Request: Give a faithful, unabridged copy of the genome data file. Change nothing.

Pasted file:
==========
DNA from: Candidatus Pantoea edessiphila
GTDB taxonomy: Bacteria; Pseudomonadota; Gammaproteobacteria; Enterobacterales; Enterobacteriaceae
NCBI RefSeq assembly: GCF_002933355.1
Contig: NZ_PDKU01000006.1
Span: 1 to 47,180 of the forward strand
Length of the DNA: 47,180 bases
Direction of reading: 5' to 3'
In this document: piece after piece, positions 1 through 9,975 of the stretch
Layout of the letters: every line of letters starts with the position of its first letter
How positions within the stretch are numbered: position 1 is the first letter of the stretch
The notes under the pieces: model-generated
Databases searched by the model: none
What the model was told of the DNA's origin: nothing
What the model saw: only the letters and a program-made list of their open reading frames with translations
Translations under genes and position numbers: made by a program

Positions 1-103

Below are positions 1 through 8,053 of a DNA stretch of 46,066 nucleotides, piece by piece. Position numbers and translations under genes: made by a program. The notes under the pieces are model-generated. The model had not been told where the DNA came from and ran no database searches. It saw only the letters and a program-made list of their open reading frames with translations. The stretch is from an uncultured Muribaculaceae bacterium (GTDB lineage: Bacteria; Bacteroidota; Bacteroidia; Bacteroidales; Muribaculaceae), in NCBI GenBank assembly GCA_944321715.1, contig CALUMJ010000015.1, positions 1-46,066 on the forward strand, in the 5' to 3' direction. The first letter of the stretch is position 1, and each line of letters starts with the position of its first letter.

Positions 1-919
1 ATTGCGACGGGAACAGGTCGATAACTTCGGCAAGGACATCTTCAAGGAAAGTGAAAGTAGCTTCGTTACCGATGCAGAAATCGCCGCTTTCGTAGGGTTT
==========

DNA from: Candidatus Pantoea edessiphila
GTDB taxonomy: Bacteria; Pseudomonadota; Gammaproteobacteria; Enterobacterales; Enterobacteriaceae
NCBI RefSeq assembly: GCF_002933355.1
Contig: NZ_PDKU01000006.1
Span: 1 to 47,180 of the forward strand
Length of the DNA: 47,180 bases
Direction of reading: 5' to 3'
In this document: piece after piece, positions 1 through 9,975 of the stretch
Layout of the letters: every line of letters starts with the position of its first letter
How positions within the stretch are numbered: position 1 is the first letter of the stretch
The notes under the pieces: model-generated
Databases searched by the model: none
What the model was told of the DNA's origin: nothing
What the model saw: only the letters and a program-made list of their open reading frames with translations
Translations under genes and position numbers: made by a program

Positions 1-103

Below are positions 1 through 8,053 of a DNA stretch of 46,066 nucleotides, piece by piece. Position numbers and translations under genes: made by a program. The notes under the pieces are model-generated. The model had not been told where the DNA came from and ran no database searches. It saw only the letters and a program-made list of their open reading frames with translations. The stretch is from an uncultured Muribaculaceae bacterium (GTDB lineage: Bacteria; Bacteroidota; Bacteroidia; Bacteroidales; Muribaculaceae), in NCBI GenBank assembly GCA_944321715.1, contig CALUMJ010000015.1, positions 1-46,066 on the forward strand, in the 5' to 3' direction. The first letter of the stretch is position 1, and each line of letters starts with the position of its first letter.

Positions 1-919
1 ATTGCGACGGGAACAGGTCGATAACTTCGGCAAGGACATCTTCAAGGAAAGTGAAAGTAGCTTCGTTACCGATGCAGAAATCGCCGCTTTCGTAGGGTTT